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  1. This poem has a myriad of poetic devices, some of which are as follows: Apostrophe: The persona’s ‘foe’ or ‘he’, is constantly mentioned in the poem even though he was not present, making it an apostrophe.  Alliteration: A couple of examples would be ‘Had he’ and ‘face to face’.  Enjambment: The linRead more

    This poem has a myriad of poetic devices, some of which are as follows:

    1. Apostrophe: The persona’s ‘foe’ or ‘he’, is constantly mentioned in the poem even though he was not present, making it an apostrophe. 
    2. Alliteration: A couple of examples would be ‘Had he’ and ‘face to face’. 
    3. Enjambment: The lines of this poem run over to the next. One example where this is more pronounced would be ‘That’s clear enough; although/”He thought he’d ‘list, perhaps’ where the persona’s dilemma is highlighted. 

     

    The Man He Killed Summary

     

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  1. The central idea of the poem is friendship. The persona almost yearns for his foe to have been a friend, someone whom he could have had an intimate connection with and share drinks and a laugh.    The Man He Killed Summary

    The central idea of the poem is friendship. The persona almost yearns for his foe to have been a friend, someone whom he could have had an intimate connection with and share drinks and a laugh. 

     

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  1. This poem is divided into 5 stanzas consisting of 4 lines each. It follows the rhyme scheme ‘abab’ in each stanza.    The Man He Killed Summary

    This poem is divided into 5 stanzas consisting of 4 lines each. It follows the rhyme scheme ‘abab’ in each stanza. 

     

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  1. The theme of this poem is war. Each stanza delves into the consequences of war, and how pointless it is.    The Man He Killed Summary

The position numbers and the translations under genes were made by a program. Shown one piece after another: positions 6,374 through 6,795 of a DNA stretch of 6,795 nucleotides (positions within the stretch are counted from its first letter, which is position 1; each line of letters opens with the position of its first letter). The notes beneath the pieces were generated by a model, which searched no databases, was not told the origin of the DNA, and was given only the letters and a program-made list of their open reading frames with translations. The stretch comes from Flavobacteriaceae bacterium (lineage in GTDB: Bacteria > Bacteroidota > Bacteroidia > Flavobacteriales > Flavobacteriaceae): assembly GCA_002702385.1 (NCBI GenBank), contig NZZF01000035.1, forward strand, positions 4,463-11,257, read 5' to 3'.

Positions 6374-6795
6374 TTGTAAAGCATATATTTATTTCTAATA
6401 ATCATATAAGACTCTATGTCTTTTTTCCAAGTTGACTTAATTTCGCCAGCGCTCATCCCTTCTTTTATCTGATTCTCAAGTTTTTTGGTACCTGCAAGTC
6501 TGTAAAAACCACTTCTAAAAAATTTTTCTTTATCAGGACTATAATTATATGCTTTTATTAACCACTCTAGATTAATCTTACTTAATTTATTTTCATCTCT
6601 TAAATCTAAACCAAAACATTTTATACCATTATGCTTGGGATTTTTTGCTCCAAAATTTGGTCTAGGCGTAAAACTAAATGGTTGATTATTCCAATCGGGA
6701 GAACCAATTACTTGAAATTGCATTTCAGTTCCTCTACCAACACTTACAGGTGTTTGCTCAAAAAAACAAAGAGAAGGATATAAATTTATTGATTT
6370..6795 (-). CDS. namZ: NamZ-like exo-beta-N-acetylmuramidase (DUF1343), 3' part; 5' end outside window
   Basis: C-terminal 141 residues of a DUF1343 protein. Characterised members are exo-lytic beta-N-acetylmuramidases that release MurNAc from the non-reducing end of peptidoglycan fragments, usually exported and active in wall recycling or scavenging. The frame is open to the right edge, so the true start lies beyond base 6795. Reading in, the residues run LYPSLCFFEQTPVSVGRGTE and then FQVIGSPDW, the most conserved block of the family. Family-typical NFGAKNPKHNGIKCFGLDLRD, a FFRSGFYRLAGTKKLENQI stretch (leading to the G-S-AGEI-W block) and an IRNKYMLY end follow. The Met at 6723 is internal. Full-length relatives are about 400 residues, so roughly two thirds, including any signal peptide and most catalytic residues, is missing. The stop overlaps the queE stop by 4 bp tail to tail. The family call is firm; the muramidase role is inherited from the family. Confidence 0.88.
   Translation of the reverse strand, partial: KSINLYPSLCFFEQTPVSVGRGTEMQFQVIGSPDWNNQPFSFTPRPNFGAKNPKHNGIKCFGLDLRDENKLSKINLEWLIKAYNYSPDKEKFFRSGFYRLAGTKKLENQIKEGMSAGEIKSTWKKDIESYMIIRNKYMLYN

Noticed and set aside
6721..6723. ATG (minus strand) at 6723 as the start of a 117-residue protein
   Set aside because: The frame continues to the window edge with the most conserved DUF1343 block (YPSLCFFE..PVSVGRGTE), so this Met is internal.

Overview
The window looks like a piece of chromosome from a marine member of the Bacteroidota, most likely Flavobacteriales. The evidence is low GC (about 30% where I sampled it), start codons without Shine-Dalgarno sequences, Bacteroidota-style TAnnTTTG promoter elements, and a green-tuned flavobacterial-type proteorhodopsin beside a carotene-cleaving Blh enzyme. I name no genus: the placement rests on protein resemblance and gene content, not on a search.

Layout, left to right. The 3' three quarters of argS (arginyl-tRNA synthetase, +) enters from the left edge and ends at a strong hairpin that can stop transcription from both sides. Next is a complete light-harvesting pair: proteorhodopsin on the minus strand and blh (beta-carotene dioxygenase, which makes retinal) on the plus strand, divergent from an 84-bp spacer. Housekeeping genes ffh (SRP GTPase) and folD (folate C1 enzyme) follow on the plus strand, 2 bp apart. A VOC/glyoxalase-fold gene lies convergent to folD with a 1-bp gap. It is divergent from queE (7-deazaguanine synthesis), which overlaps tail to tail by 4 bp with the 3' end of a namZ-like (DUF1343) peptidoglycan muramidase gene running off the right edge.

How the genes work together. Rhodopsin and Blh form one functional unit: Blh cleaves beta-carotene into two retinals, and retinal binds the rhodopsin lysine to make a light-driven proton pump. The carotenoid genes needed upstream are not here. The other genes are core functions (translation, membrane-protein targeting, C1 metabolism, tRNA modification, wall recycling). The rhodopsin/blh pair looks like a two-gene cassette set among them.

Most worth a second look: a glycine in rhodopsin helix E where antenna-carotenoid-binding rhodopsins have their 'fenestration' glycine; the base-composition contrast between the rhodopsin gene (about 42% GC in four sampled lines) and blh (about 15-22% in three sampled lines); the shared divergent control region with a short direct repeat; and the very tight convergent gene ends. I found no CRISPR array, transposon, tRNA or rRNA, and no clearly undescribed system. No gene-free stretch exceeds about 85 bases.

The theme of this poem is war. Each stanza delves into the consequences of war, and how pointless it is. 

     

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  1. Assonance: Assonance is the repetition of vowel sounds in the same line. For example, the sound of /ee/ in “This creature of cleaving wing” and the sound of /ai/ in “And the Pride of Life that planned her, stilly couches she” and the sound of /a/ in “In stature, grace, and hue”. Alliteration: AlliteRead more

    1. Assonance: Assonance is the repetition of vowel sounds in the same line. For example, the sound of /ee/ in “This creature of cleaving wing” and the sound of /ai/ in “And the Pride of Life that planned her, stilly couches she” and the sound of /a/ in “In stature, grace, and hue”.
    2. Alliteration: Alliteration is the repetition of consonant sounds in the same line in quick succession. The poem is rich with plenty of alliterations throughout the poem. For example, the sound of /w/ in “Well: while was fashioning and the sound of /th/ in “Or sign that they were bent”.
    3. Consonance: Consonance is the repetition of consonant sounds in the same line. For example, the sound of /m/ in “Deep from human vanity” and the sound of /ng/ in “This creature of cleaving wing”.

    The convergence of twain Summary

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  1. The main ideas emphasized in this poem are pride, destruction, and wonder. The poem illustrates how human beings have a materialistic outlook and how nature is superior to man's arrogance. He begins by discussing the expensive items made to please the passengers, but these elaborate goods are now usRead more

    The main ideas emphasized in this poem are pride, destruction, and wonder. The poem illustrates how human beings have a materialistic outlook and how nature is superior to man’s arrogance. He begins by discussing the expensive items made to please the passengers, but these elaborate goods are now useless. Later, he shows how the ship will inevitably crash into the iceberg. No one could have predicted the eventual disaster because the trip seemed to be so relaxing. The poem’s tone and word choice imply that an “Immanent Will” of some sort created the iceberg specifically for that ship as if they were meant to be together.

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  1. The speaker likens human arrogance and conceit to the mighty water. He claims that the sea is a peaceful environment. When someone visits there, their pride and arrogance vanish before the serene water.   The convergence of Twain Summary

    The speaker likens human arrogance and conceit to the mighty water. He claims that the sea is a peaceful environment. When someone visits there, their pride and arrogance vanish before the serene water.

     

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